Every month, in Right on Time, we’ll delve into the world of watch trends, provide expert advice, showcase collectors’ prized timepieces, interview fascinating individuals in the industry, and dissect noteworthy horological moments—whether they’re as grand as Rihanna’s influence or as unforgettable as those lingering in our thoughts. Because although this column revolves around watches, it’s ultimately a celebration of time and all the diverse meanings it holds for us.
In Mindy Kaling’s delightful high school comedy series, “Never Have I Ever,” there’s a memorable scene where a student attempts to recruit more members for her robotics club. During an open day event aimed at attracting new enthusiasts, she finds herself surrounded by a sea of exclusive individuals who mock a prospective recruit simply because she’s unfamiliar with the concept of a motherboard.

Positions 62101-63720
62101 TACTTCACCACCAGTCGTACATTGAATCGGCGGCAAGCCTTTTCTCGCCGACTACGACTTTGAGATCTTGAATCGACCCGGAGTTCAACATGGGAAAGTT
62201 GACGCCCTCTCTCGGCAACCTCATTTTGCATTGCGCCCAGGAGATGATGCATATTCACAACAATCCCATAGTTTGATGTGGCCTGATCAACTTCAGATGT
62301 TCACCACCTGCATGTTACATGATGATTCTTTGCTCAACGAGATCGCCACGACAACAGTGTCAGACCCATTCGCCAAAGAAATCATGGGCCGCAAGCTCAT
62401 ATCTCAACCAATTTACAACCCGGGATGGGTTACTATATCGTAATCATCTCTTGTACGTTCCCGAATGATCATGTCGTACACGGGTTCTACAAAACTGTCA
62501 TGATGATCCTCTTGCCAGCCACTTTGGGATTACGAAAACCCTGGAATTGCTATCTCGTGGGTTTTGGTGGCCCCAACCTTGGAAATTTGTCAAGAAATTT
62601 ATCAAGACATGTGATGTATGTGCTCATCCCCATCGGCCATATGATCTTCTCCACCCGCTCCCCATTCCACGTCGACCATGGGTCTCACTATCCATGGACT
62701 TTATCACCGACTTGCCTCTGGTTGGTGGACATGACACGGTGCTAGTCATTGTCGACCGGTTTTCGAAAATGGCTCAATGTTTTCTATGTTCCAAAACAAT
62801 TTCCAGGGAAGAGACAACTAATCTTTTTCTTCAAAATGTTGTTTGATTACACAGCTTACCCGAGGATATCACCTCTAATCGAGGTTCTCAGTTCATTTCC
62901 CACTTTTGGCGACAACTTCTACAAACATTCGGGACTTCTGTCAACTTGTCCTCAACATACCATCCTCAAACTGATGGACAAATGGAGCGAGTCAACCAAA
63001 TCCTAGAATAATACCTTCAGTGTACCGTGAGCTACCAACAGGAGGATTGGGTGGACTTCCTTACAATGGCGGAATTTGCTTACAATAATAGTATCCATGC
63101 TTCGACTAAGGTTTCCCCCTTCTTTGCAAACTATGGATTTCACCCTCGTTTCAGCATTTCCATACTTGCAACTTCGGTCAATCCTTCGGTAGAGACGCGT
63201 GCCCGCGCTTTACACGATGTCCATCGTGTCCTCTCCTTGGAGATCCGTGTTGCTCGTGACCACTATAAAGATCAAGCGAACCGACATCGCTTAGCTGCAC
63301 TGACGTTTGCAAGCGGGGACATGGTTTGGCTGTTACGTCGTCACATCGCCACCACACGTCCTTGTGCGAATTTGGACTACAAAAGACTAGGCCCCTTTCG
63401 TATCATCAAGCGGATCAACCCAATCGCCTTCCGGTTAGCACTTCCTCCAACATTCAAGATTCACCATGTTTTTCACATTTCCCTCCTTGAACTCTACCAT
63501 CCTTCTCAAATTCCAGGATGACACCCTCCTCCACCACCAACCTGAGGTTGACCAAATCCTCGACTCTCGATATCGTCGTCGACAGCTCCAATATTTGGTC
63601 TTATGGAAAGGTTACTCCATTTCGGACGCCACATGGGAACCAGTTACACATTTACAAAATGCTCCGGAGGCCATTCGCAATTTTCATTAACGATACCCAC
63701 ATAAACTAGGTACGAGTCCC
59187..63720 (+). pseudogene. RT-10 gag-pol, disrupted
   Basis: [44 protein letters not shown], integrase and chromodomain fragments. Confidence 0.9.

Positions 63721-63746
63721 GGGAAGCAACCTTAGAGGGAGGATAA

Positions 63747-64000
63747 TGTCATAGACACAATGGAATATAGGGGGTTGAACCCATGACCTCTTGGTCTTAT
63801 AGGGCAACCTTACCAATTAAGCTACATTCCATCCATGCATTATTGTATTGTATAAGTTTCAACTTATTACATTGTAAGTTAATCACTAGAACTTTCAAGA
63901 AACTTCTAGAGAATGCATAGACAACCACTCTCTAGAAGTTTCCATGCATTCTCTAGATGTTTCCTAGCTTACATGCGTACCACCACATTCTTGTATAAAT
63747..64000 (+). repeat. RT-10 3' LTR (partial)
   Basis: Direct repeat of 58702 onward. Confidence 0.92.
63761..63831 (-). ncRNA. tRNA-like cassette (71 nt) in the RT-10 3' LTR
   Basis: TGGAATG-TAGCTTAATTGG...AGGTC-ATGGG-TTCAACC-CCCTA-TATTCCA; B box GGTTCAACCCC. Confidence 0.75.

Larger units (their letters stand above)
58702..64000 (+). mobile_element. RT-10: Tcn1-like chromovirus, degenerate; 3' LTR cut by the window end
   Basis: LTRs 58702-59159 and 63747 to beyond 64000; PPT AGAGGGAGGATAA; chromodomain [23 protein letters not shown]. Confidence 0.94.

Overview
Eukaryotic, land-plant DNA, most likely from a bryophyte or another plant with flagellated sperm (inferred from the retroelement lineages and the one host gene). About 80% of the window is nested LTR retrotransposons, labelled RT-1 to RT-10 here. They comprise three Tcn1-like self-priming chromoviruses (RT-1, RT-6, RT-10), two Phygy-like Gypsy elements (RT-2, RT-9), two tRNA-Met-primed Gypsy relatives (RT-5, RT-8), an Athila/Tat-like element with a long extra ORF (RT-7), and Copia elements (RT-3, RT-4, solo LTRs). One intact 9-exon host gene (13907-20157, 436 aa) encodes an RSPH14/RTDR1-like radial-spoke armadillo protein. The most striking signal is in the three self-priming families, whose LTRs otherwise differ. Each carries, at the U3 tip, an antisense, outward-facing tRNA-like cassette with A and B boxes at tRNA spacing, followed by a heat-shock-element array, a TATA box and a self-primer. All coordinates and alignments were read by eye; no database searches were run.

“I could definitely learn!” she insists. However, she doesn’t immediately join the robotics club (spoiler alert: or maybe she does eventually).
A similar scenario can unfold in the world of watches. The technical features within a watch are aptly named “complications.” If you spend too much time in a watch enthusiasts’ forum or go on a date with a guy whose entire identity revolves around his mechanical watch, it’s easy to feel overwhelmed. You might give up before even giving it a shot!
But we don’t want that to happen, whether it’s in the realm of robotics or watches.
So below, in Right on Time, we’ve compiled a list of essential watch complications you should be aware of. Watches are capable of much more than simply telling time, and comprehending their intricacies truly deepens your appreciation for them. I’m almost certain that a similar revelation awaits in the world of robotics as well.”
Many watches come equipped with a chronograph complication, essentially a built-in stopwatch. This handy feature lets you not only keep track of the current time but also measure how long it takes to complete specific tasks or activities, like timing a lap around a track. To use it, you typically find a second pusher (usually located beside the crown, the small knob at 3 o’clock), which resets the chronograph to zero.